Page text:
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I have to store this data:

 "AL" => 1997
 "AK" => 1977
 ...
 "WY" => 1997

What's the best way to store this in .NET? Shall I use just arrays, or arrayList, or another collection?

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2  
your choice of a collection for the task will depend on the desired ACCESS method for the data... –  Daniel Mošmondor Oct 10 '11 at 19:27
1  
Could also be an enum! –  JohnB Oct 10 '11 at 19:28

8 Answers 8

up vote 12 down vote accepted

Try System.Collections.Generic.Dictionary<TKey, TValue>.

You would use it like this:

var values = new Dictionary<string, int>
{
    { "AL", 1997 },
    { "AK", 1977 },
    ...
    { "WY", 1997 },
};

Console.WriteLine(values["AK"]);  // Writes 1977
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This is a typical key -> value storage problem, so your best option would be

SortedList<string, int> 

or

Dictionary<string, int>     

As the question here is which is the best one suitable, here you go:

Choosing between the two depends on your usage. If you'll instantiate the list all at once then SortedList is your answer as it uses less memory and is a bit faster than Dictionary (SortedDictionary). If you intend to insert or delete items, then Dictionary should be your pick as it is a bit faster there.

Source, originally from MSDN

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Could you give us a little information about the difference between those two, and which one you would choose in this situation? –  DOK Oct 10 '11 at 19:34
    
@DOK Clarified in an Edit, thanks for the pointer –  edvaldig Oct 10 '11 at 19:43

First of all, by rule of thumb you should not use non-generic collection types for known values, unless you're using a version of .NET prior to 2.0

For unique keys

Dictionary<string,int32> or Dictionary<string,string>

For non-unique keys

List<KeyValuePair<string,int32>> or List<KeyValuePair<string,string>>
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1  
shouldn't that be ".NET 1.x"? –  David Oct 10 '11 at 19:41
2  
"Never" is pretty strong language. Can you give a reason for your statement? –  DOK Oct 10 '11 at 19:50
    
@David, Yes. Sorry :) –  Christopher Harris Oct 11 '11 at 6:01
1  
@DOK, Never is a strong word. Lets say rule of thumb in stead. However, the only benefit to using non-generic collection types over generic collection types is the size of your library in memory. When a new generic type is initialized with a new combination of generic parameters, a new type is generated and stored in the in-memory assembly. Therefore each type used requires (a little bit) more memory. By using non-generic collections, you only ever have one collection type (of that type) in memory at a time, therefore reducing memory usage. That's the only exception I can think of. –  Christopher Harris Oct 11 '11 at 6:08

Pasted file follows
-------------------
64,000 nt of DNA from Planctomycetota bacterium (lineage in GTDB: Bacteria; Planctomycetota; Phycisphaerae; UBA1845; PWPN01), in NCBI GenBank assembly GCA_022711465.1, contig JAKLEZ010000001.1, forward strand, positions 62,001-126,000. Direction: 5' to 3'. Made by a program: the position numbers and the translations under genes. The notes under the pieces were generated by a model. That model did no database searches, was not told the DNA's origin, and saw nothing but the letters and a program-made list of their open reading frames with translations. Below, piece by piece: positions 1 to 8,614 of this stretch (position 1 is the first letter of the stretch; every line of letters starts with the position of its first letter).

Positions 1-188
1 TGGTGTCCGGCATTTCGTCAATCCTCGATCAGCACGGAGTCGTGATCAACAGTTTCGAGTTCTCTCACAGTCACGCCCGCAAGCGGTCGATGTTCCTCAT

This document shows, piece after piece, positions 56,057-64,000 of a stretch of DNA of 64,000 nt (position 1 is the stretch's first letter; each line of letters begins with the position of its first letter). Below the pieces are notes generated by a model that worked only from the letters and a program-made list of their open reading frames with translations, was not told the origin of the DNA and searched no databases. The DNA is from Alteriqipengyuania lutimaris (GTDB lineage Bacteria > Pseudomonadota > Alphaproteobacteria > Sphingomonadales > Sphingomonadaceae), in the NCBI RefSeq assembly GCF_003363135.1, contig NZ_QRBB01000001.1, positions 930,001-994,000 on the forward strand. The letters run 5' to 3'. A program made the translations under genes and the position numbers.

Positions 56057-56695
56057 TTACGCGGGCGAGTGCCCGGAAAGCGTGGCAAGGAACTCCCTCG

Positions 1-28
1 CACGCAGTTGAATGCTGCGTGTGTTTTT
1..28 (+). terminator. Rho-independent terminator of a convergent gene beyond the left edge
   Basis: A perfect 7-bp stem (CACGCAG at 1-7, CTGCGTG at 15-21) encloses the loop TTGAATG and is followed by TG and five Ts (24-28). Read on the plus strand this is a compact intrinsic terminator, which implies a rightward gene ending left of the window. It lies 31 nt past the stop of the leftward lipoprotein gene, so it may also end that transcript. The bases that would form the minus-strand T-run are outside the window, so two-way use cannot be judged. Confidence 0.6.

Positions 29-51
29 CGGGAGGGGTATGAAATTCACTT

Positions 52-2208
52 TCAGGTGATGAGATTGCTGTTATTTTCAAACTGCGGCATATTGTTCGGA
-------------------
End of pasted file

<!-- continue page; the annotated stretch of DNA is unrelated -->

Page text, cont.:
Use a Dictionary<string, int> if your keys are unique.

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If you need to look up the date from the two-digit string, you could use Dictionary<string, int> from System.Collections.Generic.

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Dictionary<string,Int32> seems to be the best choice given the limit details

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That depends, some options:

  • As a string (array of chars) containing that whole paragraph
  • As an array, List or collection of each of those lines
  • As a Dictionary<string, int>, assuming the "AL", "AK" etc is unique and you want to look up the right-hand side based on the left-hand side
  • In a DataSet

--> It depends ENTIRELY on what you're doing with the data, what the constraints are, what the requirements are. Give us some more information and you'll get a very detailed answer. <--

E.g.: first option if you're trying to store that data as some text for display on a web page. The second option as the initial part of parsing some text entered by a user or imported from a file. The third option if you are building it in code, or intend to query or otherwise perform logic within the code, or an object model. The final one if you're going to/from an ADO.NET data source. There are more.. You could use a BinaryStream object containing a JBIG2-encoded, dithered image of the text. ;)

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If you want it to be sorted, you could use a SortedDictionary

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